From the top floor of the newly renovated National Gallery Singapore, I can see that Singapore would like to establish itself as an art centre of SE Asia, a place where art happens, and changed hands. This Gallery is a statement of that, being the art gallery that houses only SE Asian art. Its alias SE Asian Art Museum reflects that goal.

Consider this stat: Singapore has 720 private art galleries that deal in artworks. These mostly sell fine and contemporary or pop arts. There're many other arts sold in shops that aren't included in this number. That's 1 art gallery for 7695 Singaporeans. So if the same ratio is applied to a country, say Vietnam, there should be about 11,658 private art galleries in Vietnam. I doubt if Vietnam has more than 1,000 private art galleries. I suspect they have fewer galleries than Singapore.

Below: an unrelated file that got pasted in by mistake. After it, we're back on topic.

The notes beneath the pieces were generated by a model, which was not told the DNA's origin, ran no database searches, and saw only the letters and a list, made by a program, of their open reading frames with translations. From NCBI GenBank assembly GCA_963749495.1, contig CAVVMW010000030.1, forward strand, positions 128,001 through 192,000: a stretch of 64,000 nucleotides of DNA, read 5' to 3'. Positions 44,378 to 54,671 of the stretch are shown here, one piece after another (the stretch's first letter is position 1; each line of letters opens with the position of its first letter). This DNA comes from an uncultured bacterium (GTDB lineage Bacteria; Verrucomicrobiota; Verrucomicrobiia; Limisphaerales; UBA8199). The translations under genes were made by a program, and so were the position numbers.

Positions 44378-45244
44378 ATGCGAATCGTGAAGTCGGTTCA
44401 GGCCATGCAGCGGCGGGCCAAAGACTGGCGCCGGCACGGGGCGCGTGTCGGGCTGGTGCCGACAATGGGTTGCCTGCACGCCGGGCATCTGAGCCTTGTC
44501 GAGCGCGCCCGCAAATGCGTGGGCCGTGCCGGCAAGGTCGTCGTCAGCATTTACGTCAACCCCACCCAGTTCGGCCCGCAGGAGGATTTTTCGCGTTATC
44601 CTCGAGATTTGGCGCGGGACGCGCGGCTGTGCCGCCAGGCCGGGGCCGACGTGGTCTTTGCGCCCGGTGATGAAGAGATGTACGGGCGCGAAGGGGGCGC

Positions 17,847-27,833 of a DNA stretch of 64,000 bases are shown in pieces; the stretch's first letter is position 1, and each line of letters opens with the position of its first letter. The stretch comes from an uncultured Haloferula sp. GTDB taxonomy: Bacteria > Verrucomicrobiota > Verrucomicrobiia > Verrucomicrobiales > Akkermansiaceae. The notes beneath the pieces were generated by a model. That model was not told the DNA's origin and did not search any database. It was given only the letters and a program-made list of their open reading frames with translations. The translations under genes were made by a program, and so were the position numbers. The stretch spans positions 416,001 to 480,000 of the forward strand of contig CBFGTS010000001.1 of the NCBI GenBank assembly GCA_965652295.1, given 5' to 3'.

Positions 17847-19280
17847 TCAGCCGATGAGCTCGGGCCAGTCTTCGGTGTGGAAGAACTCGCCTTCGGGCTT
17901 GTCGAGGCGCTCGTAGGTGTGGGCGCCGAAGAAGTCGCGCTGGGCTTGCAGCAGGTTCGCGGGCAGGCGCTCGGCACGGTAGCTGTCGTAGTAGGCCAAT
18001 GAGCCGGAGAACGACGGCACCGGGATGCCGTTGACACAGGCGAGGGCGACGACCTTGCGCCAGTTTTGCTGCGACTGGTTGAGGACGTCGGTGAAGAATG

The point is, these private art galleries mainly target overseas buyers. It's too numerous to cater for local patrons only.

Singapore want to aim so that when collectors think of buying arts in Asia, they think of Singapore.

National Gallery Singapore, Old Supreme Court Building, Singapore
Souvenir shop entrance, St. Andrew's Rd


Singapore has been doing so for SE Asia (if not the whole of Asia) for some time. Any market Singapore set up would be leveraging - taking great advantage of - its position as a transportation hub with top-notched infrastructure. This is true for any market, but as an Alpha+ global city, this has the added advantage for a market of high-end product like arts.

The opening of NGS (National Gallery Singapore) cements and further promotes Asian art, hence contributing to the branding of Singapore as a place for art lovers and collectors.